Compliance to mineral supplementation among pregnant women at a public health clinic in Malaysia
Prenatal supplementation has been introduced to pregnant women during early pregnancy to prevent complication to both mother and fetus. The complications include anaemia, postpartum haemorrhage, low birth weight and fetal defects.
To assess compliance with vitamin and mineral supplementation in pregnant women.
A cross-sectional design with simple random sampling was used in this study with 100 respondents who attended the maternal and child clinic in Selangor, Malaysia.
The findings showed that 86 respondents (86%) were compliance towards vitamin and mineral supplementation, whereas 35 respondents (35%) were non-compliance mainly due to forgetfulness. The result indicated a significant association between compliance with race (p=0.02), occupation (p<0.01), household income (p=0.02), education (p<0.01), parity (p<0.01) and trimester (p=0.02).
Majority of the respondents acknowledge that side effects and forgetfulness were the main influencing factors towards non-compliance.
Prenatal vitamin and minerals supplementation, or hematinics, are essential dur ing pregnancy to promote maternal and child health. The supplements consist of iron (Fe), folic acid, vitamin B12, zinc (Zn), and cobalt (Co). The main function of hematinics is to increase serum erythropoietin level in the blood since the concentration of this serum drops during pregnancy (Hambali et al, 2016).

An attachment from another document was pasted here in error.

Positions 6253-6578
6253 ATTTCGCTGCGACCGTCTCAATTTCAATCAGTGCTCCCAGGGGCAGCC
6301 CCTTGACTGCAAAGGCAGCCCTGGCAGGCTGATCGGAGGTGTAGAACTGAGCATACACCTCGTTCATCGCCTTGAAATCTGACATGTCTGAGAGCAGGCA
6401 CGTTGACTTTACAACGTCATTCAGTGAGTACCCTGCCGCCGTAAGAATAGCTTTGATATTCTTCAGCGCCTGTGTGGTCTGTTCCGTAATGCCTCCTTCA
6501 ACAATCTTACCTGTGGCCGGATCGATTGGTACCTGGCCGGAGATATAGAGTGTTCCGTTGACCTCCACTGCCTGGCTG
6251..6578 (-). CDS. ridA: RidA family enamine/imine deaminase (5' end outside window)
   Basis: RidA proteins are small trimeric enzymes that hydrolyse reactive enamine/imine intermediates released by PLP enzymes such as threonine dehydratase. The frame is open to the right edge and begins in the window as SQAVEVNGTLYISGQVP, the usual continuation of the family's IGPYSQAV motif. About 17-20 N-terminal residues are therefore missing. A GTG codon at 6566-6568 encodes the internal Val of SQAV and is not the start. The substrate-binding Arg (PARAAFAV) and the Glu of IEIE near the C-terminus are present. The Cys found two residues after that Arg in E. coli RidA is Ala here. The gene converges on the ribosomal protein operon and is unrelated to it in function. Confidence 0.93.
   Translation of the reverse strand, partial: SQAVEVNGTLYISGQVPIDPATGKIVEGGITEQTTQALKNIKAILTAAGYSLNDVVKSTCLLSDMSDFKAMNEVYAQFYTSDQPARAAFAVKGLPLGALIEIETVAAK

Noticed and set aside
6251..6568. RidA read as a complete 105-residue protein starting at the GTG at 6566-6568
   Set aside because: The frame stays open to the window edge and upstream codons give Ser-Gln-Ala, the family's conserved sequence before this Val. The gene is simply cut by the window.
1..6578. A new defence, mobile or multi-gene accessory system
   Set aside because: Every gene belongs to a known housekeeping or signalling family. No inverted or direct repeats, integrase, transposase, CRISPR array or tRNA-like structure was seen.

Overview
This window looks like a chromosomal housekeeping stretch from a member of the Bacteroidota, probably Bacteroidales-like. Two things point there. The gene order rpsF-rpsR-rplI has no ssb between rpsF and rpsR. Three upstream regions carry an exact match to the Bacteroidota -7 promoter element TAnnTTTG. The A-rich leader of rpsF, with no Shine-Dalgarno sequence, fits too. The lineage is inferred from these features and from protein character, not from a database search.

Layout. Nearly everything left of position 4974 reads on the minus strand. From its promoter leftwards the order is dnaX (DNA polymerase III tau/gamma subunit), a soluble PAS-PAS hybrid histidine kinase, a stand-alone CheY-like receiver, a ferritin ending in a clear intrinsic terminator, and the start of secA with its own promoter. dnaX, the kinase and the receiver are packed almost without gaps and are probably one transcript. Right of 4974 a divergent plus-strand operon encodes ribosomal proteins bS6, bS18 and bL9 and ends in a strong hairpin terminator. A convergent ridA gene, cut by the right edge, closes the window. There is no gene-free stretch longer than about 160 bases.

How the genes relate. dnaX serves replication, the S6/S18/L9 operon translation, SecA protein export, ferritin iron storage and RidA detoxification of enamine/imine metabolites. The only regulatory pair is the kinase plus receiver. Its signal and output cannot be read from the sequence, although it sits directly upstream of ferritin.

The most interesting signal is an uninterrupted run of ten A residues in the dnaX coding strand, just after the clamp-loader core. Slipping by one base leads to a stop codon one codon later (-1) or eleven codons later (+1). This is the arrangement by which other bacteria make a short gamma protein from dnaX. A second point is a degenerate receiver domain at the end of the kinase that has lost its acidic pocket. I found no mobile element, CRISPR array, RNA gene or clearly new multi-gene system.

The common physiological changes that occur during pregnancy include cardiovascular, respiratory, haematological, renal, gastrointestinal and endocrine systems (Tan and Tan, 2013). During pregnancy, the plasma volume increases to approximately around 30–50% (1 200–1 300 ml). The blood volume begins to increase as early as seven weeks of gestation by 10%–15% and the spike occurs at 30–34 weeks of gestation. The red blood cells also increase and this is triggered by an increase in erythropoietin secretion from the kidney. It has been reported that the 18%–25% increment in the red blood cell caused an imbalance towards the 30%–50% increment in the plasma volume, which resulted in anaemia (Tan and Tan, 2013).
Register now to continue reading
Thank you for visiting British Journal of Midwifery and reading some of our peer-reviewed resources for midwives. To read more, please register today. You’ll enjoy the following great benefits:
Limited access to our clinical or professional articles
Unlimited access to the latest news, blogs and video content
Monthly email newsletter